Caring brings rewards to Foster Care parents

By C.J. Barbre

Rob and Michelle Kennedy knew they wanted children when they married three and a half years ago. But no blessed event was to come.

So two years ago they got involved with the Tulare County Foster Care System. They have had 27 placements in that time, from brand new babies less than one day old to children as old as 15 years.

"There is no bigger reward," Michelle told the a meeting of the Tulare County Board of Supervisors prior to the current marketing promotion for foster parents. "We had a party for a child who was turning 13. It was the first birthday party he ever had." She said they presently have eight children in their home, one of whom they have adopted and her sister who they are in the process of adopting.

Rob said, "They literally come into our house with nothing, totally traumatized. Seeing them get back to being a normal kid is one of the most incredible things."

Mary Thomas, in charge of Foster Care Licensing, said, "These two people are so important because they are advocated and extremely useful in explaining what foster care is all about." The Kennedys were selected to be the voice for Tulare County Foster Care parents for radio spots now on the airwaves, fittingly around Mother's Day, with Father's Day on the horizon.

District 3 Supervisor Phil Cox said he could understand because. in addition to his own five children, he and his wife had adopted two others.

Health & Human Services Agency (HHSA) wanted to update the board on integration of services in the Child Welfare Services (CWS) and Foster Care System. HHSA Assistant Director John Davis explained how families become part of the system and the integrated services HHSA provides. "Foster care parents' services are 24/7. That makes an enormous difference in kids' lives. It builds stronger families and healthy kids," he said.

In 2004 there were 6,987 referrals to County Welfare Services (CWS) involving 10,887 reports of neglect, abuse and children at risk. Of those, 35% were screened out and 65% were investigated. The process after a referral is an evaluation to determine which referrals need further investigation and which are unsubstantiated. Some must be responded to immediately and others have a response time of up to 10 days. In the worst cases the child is removed from the family.

Davis said of the 1,621 active cases last year, 24% stayed in the family, 28% went to foster care but were reunited with their families later and 48% went to permanent foster care and, hopefully, adoption.

"We want to keep families together," Davis said. He said 112 cases are families specifically asking for help. CWS offers a number of services to help strengthen families including assessment and case management, drug and alcohol treatment, parenting education, life skills information, nursing and transportation assistance and counseling.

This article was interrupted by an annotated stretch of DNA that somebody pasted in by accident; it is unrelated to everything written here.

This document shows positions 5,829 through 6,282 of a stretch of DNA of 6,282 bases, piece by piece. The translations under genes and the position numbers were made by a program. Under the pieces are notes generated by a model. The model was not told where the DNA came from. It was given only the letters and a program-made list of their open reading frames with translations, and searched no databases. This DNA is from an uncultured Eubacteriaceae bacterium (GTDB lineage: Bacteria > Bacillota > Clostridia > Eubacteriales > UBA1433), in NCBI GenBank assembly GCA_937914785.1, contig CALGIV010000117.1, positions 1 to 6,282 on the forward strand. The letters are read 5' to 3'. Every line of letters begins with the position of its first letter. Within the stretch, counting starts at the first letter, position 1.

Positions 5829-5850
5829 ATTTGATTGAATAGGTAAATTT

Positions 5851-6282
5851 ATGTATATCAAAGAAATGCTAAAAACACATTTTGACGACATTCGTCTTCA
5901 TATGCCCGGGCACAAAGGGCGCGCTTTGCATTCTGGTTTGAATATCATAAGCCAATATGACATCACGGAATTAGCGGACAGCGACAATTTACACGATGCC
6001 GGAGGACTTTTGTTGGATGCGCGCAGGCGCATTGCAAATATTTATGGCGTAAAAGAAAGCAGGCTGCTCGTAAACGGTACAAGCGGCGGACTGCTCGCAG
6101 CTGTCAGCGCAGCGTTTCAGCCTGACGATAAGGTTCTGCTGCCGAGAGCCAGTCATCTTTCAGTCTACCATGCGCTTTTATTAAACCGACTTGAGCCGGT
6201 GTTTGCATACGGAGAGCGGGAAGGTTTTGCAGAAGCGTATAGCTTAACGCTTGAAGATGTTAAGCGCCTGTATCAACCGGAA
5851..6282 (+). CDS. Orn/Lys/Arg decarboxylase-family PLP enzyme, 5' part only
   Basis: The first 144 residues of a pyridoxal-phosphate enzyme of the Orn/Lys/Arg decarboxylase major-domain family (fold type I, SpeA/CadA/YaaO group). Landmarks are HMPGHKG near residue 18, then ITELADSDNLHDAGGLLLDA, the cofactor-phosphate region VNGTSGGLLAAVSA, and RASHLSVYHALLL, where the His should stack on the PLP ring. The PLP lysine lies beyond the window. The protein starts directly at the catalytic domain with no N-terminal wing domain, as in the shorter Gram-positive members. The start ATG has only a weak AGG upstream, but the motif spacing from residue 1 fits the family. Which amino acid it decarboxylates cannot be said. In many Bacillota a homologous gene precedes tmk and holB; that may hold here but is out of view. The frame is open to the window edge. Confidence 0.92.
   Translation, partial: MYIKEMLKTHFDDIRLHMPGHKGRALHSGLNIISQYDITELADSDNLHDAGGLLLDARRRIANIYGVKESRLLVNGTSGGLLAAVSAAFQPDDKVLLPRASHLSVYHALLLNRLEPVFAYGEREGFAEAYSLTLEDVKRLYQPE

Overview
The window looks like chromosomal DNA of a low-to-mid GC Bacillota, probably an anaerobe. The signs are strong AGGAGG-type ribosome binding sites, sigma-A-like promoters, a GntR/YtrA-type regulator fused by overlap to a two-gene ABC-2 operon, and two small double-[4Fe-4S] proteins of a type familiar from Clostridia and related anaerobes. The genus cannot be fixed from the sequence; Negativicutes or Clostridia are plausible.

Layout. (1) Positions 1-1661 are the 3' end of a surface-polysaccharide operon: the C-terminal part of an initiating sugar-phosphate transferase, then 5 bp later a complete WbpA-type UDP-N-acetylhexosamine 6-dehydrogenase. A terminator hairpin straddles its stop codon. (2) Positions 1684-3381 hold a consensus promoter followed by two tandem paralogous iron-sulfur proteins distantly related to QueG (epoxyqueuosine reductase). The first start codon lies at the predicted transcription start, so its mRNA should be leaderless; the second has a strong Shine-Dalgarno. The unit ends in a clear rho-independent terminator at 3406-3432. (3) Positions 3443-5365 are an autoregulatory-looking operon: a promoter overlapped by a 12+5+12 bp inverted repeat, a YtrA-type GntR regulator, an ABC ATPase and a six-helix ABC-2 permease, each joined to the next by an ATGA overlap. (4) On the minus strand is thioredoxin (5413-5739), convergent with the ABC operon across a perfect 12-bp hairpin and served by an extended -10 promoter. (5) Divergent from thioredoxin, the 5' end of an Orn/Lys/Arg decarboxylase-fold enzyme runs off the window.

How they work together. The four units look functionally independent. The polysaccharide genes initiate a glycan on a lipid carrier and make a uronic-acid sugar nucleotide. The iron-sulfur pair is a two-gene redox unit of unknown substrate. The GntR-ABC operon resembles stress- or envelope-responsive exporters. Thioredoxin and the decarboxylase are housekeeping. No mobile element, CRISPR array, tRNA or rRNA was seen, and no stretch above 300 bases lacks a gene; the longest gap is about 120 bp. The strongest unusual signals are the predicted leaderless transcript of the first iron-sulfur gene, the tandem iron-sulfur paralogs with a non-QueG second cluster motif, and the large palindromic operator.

Now they are down to 1,241 cases. When children must be taken out of the home, 41% go to a relative's home. Although relatives are not licensed, Davis said, "Over the next two years they will probably be very close to licensed homes." He said there are 200 homes are "foster families 24/7" with 21% foster family homes, 32% foster family agency homes and 6% group homes for children with serious behavioral problems.

Integrated services come in with high risk populations including drug exposed infants. "There are five families with a total of eight beds in contract homes for basically uncontrollable kids," Davis said. He said the kids stay there for however many days it takes until they are deemed OK for group homes. They are "special rates" children with special needs. They have 167 kids with behavioral difficulties that have required mutiple placements. The Special Case Investigation Unit (SCIU) conducts assessments and evaluations for parents and minors. Davis said they have a very strong nursing component with SCIU. "I don't know of another unit like it in the state," he said. There are eight psychologists that work out of that unit along with three case managers.

There are 347 CWS children receiving mental health services. They also work with 16-21-year-olds transitioning from out-of-home placement into independent living. The Independent Living Program gives workshops on employment and money management. "ILP helps kids land in adulthood with some skills for living," Davis said. They offer support services including food, clothing and college entrance assistance along with incentives for school performance and employment.

Once a child is placed in foster care, families are visited at least monthly and there is a court ordered review at least once every six months. Tulare County CWS has a better record that the state overall for taking care of children in the system, and it is constantly working at recruiting new foster parents through marketing and HHSA Program Development.

For more information call Tulare County HHSA at 737-4660.

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